When it comes to investments in silicon development, such as NAND flash and semiconductors, the second half of the year is usually when things kick up for just about everybody. If a company can afford it, raising their capital expenditure year on year to fund more research and development normally helps with bringing out new technologies faster in this highly competitive time of year. Competition in the second half of the year is normally fast and furious, with companies working hard to make the innovations that will allow them to crank out new products in smaller, faster, and less expensive form factors throughout the first half of next year. That makes it seem just a little strange that Samsung, one of the top dogs in the silicon field, is actually decreasing spending year on year for the second half of 2016, but they're actually still on top of the game.
When it comes to new technologies in the world of silicon and driving down the girth of dies by a couple of nanometers, Samsung is almost always the first to the table. 2016 and 2017 don't look to be any different, but there is one key difference from past years that's worthy of note. Traditionally, everybody in the space increases their second half capex year on year to make bigger and better innovations. Samsung, however, is dropping their second half spending by a whopping 15% year on year.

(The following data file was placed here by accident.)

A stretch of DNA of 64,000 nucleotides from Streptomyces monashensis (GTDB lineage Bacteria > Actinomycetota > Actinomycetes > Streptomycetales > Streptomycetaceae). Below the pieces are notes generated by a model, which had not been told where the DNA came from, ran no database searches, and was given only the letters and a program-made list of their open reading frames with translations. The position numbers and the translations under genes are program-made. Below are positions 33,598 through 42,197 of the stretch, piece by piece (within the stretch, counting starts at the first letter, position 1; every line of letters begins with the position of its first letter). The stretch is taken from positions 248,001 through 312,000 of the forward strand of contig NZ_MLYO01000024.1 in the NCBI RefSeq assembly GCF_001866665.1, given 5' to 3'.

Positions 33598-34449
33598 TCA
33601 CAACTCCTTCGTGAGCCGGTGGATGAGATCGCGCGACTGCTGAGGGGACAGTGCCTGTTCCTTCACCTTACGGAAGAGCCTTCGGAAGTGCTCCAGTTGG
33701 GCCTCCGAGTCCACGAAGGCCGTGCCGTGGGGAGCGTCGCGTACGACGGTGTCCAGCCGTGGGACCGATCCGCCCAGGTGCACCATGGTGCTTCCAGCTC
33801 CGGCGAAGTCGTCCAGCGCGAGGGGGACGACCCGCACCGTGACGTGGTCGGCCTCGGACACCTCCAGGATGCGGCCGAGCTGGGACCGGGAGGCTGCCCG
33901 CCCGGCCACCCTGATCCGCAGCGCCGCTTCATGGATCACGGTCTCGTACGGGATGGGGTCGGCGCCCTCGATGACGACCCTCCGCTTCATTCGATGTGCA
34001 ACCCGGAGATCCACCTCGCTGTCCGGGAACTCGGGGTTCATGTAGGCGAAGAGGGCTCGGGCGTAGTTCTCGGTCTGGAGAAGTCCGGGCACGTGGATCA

This move doesn't exactly herald a tapping of the brakes for Samsung, of course; they are still top dog in both total capex, and first half to second half uptick for 2016. Their two strongest competitors, TSMC and Intel, are jumping up by significant figures, 24% and 30% year on year respectively, and still can't match Samsung's spending. 2015 was a fat year for the Korean giant, and the first half of 2016 has been quite kind to them as well, with the wild success of the Galaxy S7 and S7 Edge bringing in far more cash than they predicted it would. This means that their previous year capex was fairly high, even for them, and a shrink this year is only natural. In the semiconductor space, Samsung is already killing it, so why pump more money into the space when innovations take time? There are only so many talented silicon engineers out there, and Samsung can't really just pull all of them away from their current jobs to work for them, and engineers don't simply work faster if there's more money in front of them. Thus, this move by Samsung may seem strange on the surface, but looking closer, it makes perfect sense. There is still every reason to believe that Samsung will lay the competition low in the silicon space through the rest of this year and into 2017, like they do every year.